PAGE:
Who will believe my verse in time to comeIf it were filled with your most high deserts?Though yet heav’n knows it is but as a tombWhich hides your life and shows not half your parts.If I could write the beauty of your eyesAnd in fresh numbers number all your graces,The age to come would say, “This poet lies—Such heavenly touches ne’er touched earthly faces.”So should my papers, yellowed with their age,Be scorned, like old men of less truth than tongue,And your true rights be termed a poet’s rageAnd stretchèd meter of an ántique song;But were some child of yours alive that time,You should live twice: in it and in my rhyme.
Shakespeare Sonnet 17 Analysis
Shakespeare asks the youth who will believe his poems “who will believe my verse” about the youth in future “in time to come “despite containing the highest praise. His poetry is like a tomb “it is but as a tomb” enshrining the youth’s name without describing his qualities, “shows not half your parts”.
if the poet could write about the youth’s beauty “ beauty of your eyes”, using the correct verses, “number all your graces” people reading it in future “age to come would say” would not believe it and call the poet a liar “this poet lies” because someone so heavenly cannot exist on earth “ne’er touch’d earthly faces.’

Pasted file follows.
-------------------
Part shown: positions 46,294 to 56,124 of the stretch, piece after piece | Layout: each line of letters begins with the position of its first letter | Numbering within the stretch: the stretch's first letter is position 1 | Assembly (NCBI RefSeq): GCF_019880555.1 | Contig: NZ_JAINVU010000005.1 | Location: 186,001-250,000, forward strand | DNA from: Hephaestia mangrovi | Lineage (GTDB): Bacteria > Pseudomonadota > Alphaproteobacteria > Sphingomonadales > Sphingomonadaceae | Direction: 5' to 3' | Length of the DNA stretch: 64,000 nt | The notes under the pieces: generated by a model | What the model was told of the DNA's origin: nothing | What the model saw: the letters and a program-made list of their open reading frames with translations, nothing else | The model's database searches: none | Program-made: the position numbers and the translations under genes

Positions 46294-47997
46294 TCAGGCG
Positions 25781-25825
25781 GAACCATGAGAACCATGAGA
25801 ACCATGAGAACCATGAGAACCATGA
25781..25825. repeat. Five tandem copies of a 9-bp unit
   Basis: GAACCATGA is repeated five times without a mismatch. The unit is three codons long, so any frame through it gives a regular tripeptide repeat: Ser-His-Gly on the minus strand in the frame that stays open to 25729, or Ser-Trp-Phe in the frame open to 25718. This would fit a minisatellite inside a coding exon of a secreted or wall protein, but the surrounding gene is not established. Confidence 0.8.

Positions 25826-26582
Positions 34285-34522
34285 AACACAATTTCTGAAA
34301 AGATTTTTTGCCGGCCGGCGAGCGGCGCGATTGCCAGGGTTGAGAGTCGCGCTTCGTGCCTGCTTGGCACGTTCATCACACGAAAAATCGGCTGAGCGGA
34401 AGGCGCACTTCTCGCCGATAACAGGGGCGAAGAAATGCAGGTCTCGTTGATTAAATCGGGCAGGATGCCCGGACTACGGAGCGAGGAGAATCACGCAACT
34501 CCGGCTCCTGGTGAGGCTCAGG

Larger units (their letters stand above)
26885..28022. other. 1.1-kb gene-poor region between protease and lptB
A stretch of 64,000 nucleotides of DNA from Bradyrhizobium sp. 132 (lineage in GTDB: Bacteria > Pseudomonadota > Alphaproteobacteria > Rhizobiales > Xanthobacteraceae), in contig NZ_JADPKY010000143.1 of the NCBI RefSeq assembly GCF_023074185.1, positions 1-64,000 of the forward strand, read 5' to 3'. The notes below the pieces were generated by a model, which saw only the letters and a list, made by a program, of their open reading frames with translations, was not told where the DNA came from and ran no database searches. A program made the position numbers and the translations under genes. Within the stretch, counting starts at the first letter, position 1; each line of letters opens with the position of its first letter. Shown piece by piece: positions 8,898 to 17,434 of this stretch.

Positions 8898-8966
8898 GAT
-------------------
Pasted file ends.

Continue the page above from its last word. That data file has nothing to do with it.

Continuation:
He says his poems will also grow old with age “yellow’d with their age,” and be disregarded like old men who speak everything except the truth “men of less truth than tongue”. The poems of the youth “your true rights” will be regarded as the ranting of a mad poet singing ancient songs “meter of an ántique song”
But he ends by saying if the youth got a child to carry on his lineage “child of yours alive that time” then his name would live on twice, in his descendants and his poems “in it and in my rhyme.”